Ohm's Law: Running into Resistance.

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Updated on Nov 22, 2010

The Idea

Ohm's law forms the basis for understanding how electricity flows through circuits. This is a very simple relationship that involves three things: 1) the voltage or the push that move electrons through the circuit, 2) the current (or amps), which is a measure of how much electricity is flowing through that circuit as a result of that push, and 3) the resistance (in ohms), which does all it can to make it difficult for the electricity to flow.

Because of its simplicity, this experiment is a good one for you to discover the law for yourself, based on your measurements.

What You Need

  • one 100 ohm resistor rated for 0.5 watt (other resistor values can work, but the resistor must be rated to handle the wattage that will be applied to it; the wattage is supplied by the resistor manufacturer and is often marked on the resistor)
  • ammeter
  • voltmeter
  • DC power supply (or battery)
  • wires to connect to battery terminals


  1. Connect a circuit, as shown in Figure 99-1. This is a circuit consisting of a resistor in series with a DC power supply and an ammeter with a voltmeter connected by jumper wires to each of the ends of the resistor. A drawing called an electrical schematic is shown in Figure 99-2. This is equivalent to Figure 99-1, but it shows the electrical connections without regard to the actual physical layout of the components.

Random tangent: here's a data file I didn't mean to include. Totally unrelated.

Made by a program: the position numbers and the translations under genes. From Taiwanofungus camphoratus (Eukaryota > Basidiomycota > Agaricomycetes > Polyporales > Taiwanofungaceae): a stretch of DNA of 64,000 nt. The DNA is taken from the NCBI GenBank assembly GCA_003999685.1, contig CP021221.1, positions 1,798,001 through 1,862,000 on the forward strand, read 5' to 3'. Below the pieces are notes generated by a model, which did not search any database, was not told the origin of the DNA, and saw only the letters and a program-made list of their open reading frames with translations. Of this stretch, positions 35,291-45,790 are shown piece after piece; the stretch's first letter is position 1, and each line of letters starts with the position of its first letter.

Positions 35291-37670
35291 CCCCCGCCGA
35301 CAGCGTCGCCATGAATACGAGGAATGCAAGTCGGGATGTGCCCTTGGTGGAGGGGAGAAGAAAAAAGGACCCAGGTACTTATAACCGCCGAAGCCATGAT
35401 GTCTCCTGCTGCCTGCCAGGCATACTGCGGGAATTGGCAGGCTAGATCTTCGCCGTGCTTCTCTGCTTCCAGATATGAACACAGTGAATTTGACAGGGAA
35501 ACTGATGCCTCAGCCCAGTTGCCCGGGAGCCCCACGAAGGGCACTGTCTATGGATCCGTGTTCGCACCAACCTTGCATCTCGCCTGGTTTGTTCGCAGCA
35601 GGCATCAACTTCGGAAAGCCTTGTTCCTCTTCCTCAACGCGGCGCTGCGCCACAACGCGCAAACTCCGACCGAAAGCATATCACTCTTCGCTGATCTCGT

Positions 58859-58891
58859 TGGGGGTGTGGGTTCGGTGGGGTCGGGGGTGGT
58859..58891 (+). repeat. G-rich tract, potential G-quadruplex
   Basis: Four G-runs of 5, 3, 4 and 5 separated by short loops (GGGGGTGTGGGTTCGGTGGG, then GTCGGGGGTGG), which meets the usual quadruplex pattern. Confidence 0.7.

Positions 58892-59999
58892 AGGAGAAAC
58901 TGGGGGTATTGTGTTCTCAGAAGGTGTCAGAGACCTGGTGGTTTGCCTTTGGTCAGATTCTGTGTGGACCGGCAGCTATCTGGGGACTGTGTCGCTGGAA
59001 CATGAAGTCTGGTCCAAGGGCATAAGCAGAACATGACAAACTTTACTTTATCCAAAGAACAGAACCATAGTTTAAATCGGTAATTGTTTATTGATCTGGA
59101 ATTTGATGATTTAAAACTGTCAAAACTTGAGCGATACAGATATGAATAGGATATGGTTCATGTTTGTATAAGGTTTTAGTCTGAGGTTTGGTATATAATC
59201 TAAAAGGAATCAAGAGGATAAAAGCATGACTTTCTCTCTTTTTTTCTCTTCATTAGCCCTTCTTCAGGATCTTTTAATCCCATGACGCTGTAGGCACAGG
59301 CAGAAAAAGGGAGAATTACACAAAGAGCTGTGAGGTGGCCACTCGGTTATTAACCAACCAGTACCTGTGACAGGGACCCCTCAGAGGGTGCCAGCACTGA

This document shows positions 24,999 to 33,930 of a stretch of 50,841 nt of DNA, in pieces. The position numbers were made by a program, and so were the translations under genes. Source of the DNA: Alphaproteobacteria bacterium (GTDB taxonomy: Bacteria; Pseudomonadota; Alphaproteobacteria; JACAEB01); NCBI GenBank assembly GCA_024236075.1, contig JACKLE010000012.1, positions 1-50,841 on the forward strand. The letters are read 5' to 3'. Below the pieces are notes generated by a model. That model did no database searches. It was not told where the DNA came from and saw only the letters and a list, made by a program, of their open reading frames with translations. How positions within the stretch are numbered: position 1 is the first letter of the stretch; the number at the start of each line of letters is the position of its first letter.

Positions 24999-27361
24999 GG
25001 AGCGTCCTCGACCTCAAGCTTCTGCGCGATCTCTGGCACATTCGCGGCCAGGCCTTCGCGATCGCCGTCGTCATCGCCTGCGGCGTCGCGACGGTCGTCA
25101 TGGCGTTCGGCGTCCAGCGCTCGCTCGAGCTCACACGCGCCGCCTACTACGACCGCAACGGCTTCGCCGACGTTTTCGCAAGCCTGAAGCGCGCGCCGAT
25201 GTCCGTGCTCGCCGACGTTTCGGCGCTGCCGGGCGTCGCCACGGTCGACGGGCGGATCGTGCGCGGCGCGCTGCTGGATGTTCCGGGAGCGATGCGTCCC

2. Turn the DC power supply to zero.
  3. Set the ammeter to read milliamps. Set the voltmeter to read 0–10 volts.
  4. Increase the DC power supply to give a voltage reading of 0.2 volt.
  5. Read the current.
  6. Do the same with a voltage of 0.4, 0.6, and 0.8 volts.
  7. Graph current versus voltage. Draw a line that best fits the data. What is the significance of the slope of the line?
  8. Repeat this with a 200 and a 300 ohm resistor.

Expected Results

For a given resistor, the greater the voltage, the more current flows.

As resistance increases, less current flows for a given voltage.

Running into resistance. Ohm's law.

Voltage increases linearly with current. The slope of the line is the resistance the current is flowing through.

Why It Works

Ohm's law is given by volts = resistance (ohms) × current (amps).

From this, you can see that the slope of the volts versus the current graph is resistance.

Other Things to Try

What happens if you have two or three resistors of the same resistance in a row, one connected to the next? This is called a series circuit and is shown in Figure 99-3. For a given voltage, is the current greater or less than for a single resistor? What happens if you take those same three resistors and connect them in a parallel circuit, as shown in Figure 99-4?

The Point

Ohm's law relates the voltage, current, and resistance of a circuit. The voltage at any particular time equals the current times the resistance.

Running into resistance. Ohm's law.